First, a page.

Shadow Heir (Dark Swan 4)
- - Richelle Mead
Publisher: UK – Bantam
**Warning contains spoilers from the first three books**
Shaman-for-hire Eugenie Markham strives to keep the mortal realm safe from trespassing entities. But as the Thorn Land's prophecy-haunted queen, there's no refuge for her and her soon-to-be-born-children when a mysterious blight begins to devastate the Otherworld...
The spell-driven source of the blight isn't the only challenge to Eugenie's instincts. Fairy king Dorian is sacrificing everything to help, but Eugenie can't trust the synergy drawing them back together. The uneasy truce between her and her shape shifter ex-lover Kiyo is endangered by secrets he can't--or won't--reveal. And as a formidable force rises to also threaten the human world, Eugenie must use her own cursed fate as a weapon--and risk the ultimate sacrifice...
As far as I know this is the fourth and final book in Eugenie’s story and a lot is packed into a short space! Not only does Eugenie have to cope with pregnancy and the disturbing prophecy that says her son will conquer the human world, there is a blight to deal with, her mixed feelings for fey King, Dorian and her ex-trying to kill her and her unborn children. Despite all this going, there doesn’t appear to much urgency for much of the book. As these events take place several months, the pace seems slower than previous instalments. There is a lot of introspective contemplation as Eugenie struggles to do what is right for her children, for her kingdoms and for the human world.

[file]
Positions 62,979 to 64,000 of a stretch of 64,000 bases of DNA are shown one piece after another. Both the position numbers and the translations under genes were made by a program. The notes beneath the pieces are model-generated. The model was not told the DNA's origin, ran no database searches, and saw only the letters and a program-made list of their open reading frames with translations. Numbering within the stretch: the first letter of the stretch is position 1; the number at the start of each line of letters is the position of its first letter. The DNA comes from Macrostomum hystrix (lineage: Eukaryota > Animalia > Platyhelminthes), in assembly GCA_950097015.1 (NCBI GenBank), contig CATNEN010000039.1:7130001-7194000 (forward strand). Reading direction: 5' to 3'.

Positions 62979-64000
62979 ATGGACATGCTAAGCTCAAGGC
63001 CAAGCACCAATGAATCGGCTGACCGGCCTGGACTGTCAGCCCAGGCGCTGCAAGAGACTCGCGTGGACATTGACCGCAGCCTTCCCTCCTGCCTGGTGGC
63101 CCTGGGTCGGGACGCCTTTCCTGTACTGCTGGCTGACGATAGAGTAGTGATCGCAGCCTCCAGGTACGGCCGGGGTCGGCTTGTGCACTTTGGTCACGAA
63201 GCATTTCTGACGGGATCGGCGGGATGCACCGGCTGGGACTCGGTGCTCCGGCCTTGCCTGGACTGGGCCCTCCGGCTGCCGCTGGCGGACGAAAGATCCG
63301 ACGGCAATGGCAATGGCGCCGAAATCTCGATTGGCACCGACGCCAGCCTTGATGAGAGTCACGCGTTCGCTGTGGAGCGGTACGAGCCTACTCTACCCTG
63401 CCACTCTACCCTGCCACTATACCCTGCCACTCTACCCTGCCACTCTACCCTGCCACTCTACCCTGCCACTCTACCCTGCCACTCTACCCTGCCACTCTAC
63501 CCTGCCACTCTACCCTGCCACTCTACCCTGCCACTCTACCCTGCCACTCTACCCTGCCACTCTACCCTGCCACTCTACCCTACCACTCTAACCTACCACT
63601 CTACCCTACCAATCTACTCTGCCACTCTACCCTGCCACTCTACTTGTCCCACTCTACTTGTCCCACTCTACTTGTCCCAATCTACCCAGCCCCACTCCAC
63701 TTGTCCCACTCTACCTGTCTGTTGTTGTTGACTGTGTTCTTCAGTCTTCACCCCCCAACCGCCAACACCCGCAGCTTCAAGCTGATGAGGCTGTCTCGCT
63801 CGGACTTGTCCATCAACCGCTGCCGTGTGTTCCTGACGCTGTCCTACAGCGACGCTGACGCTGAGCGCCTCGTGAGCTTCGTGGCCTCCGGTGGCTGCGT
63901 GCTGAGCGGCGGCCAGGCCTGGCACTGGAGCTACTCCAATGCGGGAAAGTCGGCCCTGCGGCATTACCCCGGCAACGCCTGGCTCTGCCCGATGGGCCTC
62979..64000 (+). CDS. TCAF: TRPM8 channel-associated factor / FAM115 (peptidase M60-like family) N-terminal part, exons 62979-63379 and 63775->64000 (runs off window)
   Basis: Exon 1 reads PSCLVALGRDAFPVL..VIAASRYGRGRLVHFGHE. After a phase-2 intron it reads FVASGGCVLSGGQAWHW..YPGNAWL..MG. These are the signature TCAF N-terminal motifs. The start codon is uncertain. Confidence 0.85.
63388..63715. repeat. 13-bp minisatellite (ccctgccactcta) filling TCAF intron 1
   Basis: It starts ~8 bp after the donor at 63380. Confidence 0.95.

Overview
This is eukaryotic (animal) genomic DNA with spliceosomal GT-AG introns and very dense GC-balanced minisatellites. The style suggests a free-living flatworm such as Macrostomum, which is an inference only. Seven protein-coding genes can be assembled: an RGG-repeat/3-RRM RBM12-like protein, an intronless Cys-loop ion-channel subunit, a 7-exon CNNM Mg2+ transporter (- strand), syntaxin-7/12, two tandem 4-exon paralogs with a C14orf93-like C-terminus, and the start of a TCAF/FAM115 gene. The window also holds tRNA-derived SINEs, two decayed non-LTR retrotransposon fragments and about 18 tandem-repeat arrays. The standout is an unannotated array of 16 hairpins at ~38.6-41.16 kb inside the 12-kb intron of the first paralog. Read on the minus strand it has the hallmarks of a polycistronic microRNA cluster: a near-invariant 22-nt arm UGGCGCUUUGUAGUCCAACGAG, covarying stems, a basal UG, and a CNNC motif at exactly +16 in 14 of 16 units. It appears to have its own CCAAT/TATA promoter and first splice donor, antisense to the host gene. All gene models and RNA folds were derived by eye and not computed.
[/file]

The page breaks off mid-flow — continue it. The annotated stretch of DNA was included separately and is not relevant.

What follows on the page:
Eugenie is still a very proactive heroine, more than willing to tackle issues head on – whether that includes wielding gentry magic, kicking butt or speaking her mind. She feels much more comfortable in her role as queen now and her use of gentry magic is now effortless which is a big change from we started at book one. Her relationships with those around her have changed as well – especially with Dorian, her stepfather Roland and her sister, Jasmine. I also liked how becoming a mother changed her and even the little worries she had over regaining her previous physicality made her easy to relate too – always a worry with characters with such phenomenal powers.
I do have one issue with the story, which I can’t go into a lot of detail as it’s a big spoiler, but to me there is an element introduced at a late stage that seems very convenient – a get-out-of-jail-free card that spoilt some of the grey moral area that Mead had built up prior to that. Personally, I liked that there were no easy answers and this one introduction seemed to undermine some of that. However, it doesn’t completely clear the deck as Eugenie is still left with a very big decision to make – the result of which has the possibility of dividing readers. However, I was happy with the ending although I could see plenty of opportunity to revisit Eugenie’s worlds in a few years’ time!
Recommended for fans of Jennifer Estep and Kim Harrison. 8 out of 10.